Delivery Matters: Beware of Shark Week Shows that Sensationalize Shark Attacks, a discussion of bias and presentation
As I mentioned above, not all Shark Week shows are created equal. Some of the shows clearly have a scientific point of view that emphasizes facts, respect for their subject and emphasize conservation. Other shows, however, employ tabloid news tactics designed to tap into our worst fears. They sensationalize shark attacks with dramatic re-enactments, use music to create a mood, and play on our emotional reactions. These shows are sensationalist and can, in my opinion, be harmful.
Right now we are in the midst of a war on journalism and a lot of people don’t know who to trust. Delivery matters and we can use these examples to help discuss some of the tactics used by tabloid journalism and help our youth distinguish them from more reliable news sources. See resources such as Common Sense Media and Medium for more information on teaching youth information media skills. Again, we’re using a more safe and familiar starting point to help open the door and then applying these lessons to the broader media in general.
Facts Matter: Look to See Who is Delivering the Message and What Facts or Credentials They Have to Back That Message Up, a discussion on information authority
This Shark Week kicked off with an episode called Shark Trip: Eat Pray Chum. This show five celebrities presented as kind of bumbling idiots who went around and did a variety of shark related things. On occasion they talked to an expert, but the hosts of the show weren’t experts themselves. I’ll be honest, it was one of my least favorite Shark Week offerings ever.
It’s not the first time that Shark Week has employed celebrities to try and raise ratings. In a previous year, Olypmic swimmer Michael Phelps swam against sharks and this show used someone we know to help deliver information about things like the swimming speed of sharks and how it compares to humans in the water. The information was delivered and hosted by experts in the field and was interesting, entertaining and authoritative. That’s right, we can use Shark Week shows to talk about things like information authority and how to analyze information presented to us to determine whether or not it’s a fact or opinion. Helping youth understand things like bias and authority are essential information literacy skills.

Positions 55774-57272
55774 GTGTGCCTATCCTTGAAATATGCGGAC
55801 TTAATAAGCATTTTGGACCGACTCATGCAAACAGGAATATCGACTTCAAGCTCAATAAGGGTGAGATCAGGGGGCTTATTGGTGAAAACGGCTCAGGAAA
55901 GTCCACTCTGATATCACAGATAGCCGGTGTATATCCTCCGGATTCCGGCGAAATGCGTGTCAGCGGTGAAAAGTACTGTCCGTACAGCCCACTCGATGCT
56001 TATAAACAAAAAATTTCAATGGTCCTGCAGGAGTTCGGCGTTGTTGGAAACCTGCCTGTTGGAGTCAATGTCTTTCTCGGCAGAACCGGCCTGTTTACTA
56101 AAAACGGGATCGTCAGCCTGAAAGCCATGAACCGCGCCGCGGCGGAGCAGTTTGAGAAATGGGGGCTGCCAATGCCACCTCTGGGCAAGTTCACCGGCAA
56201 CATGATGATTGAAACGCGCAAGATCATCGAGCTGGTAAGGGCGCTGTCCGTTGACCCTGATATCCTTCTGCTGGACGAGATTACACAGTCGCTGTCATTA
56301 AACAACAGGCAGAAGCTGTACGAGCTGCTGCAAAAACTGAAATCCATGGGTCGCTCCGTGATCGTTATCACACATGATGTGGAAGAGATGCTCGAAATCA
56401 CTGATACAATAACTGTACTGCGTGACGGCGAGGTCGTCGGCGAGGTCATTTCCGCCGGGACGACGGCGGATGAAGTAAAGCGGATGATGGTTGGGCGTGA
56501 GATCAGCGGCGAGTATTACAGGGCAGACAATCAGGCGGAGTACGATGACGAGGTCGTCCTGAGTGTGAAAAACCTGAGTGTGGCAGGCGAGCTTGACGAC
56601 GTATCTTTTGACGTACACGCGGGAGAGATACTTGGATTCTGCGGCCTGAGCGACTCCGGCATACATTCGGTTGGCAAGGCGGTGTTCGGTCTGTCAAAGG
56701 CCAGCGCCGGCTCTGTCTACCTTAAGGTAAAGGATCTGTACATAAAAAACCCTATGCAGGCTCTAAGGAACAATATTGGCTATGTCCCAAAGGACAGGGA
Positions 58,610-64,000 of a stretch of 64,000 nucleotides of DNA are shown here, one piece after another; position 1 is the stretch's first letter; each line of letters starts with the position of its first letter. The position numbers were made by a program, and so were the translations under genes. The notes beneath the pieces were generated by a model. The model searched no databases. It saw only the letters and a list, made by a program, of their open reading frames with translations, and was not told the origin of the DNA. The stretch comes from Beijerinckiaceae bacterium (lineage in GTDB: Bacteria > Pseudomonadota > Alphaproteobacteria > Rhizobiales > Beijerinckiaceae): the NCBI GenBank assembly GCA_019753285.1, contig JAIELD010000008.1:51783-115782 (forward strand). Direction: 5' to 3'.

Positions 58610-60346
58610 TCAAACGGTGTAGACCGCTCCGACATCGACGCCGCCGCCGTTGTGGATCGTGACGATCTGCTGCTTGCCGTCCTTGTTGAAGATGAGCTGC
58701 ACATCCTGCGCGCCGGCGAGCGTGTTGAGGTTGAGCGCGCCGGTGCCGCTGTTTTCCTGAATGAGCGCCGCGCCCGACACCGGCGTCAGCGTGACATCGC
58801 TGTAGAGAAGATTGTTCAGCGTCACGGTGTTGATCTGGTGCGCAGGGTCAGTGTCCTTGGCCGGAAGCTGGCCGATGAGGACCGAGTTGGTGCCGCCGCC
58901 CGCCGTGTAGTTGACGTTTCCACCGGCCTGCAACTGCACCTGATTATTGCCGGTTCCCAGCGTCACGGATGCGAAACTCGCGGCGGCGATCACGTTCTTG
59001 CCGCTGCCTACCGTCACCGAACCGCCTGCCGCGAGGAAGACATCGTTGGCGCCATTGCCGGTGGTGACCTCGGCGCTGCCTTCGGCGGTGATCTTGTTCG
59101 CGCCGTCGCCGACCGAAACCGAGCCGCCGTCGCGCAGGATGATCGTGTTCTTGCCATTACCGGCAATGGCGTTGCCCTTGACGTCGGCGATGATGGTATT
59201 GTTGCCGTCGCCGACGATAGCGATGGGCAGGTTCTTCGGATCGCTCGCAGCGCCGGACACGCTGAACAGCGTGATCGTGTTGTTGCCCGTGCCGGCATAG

Six Questions That Will Tell You What Media to Trust
If your library is anything like mine, you’re probably putting up Shark Week book displays and even hosting Shark Week related programs. It’s a great opportunity for tie in with a built in audience. I’ve even shared some of my programming before here on TLT. But it’s also a great opportunity to help our youth brush up on their information literacy skills by tying those discussions into something they are already watching and enjoying. You can do this formally, but you can also do this informally as you just talk to the youth in your life about the Shark Week things they are watching. Whenever you can, cease on opportunities to help the youth in your life develop more refined information literacy skills.
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About Karen Jensen, MLS
Karen Jensen has been a Teen Services Librarian for almost 30 years. She created TLT in 2011 and is the co-editor of The Whole Library Handbook: Teen Services with Heather Booth (ALA Editions, 2014).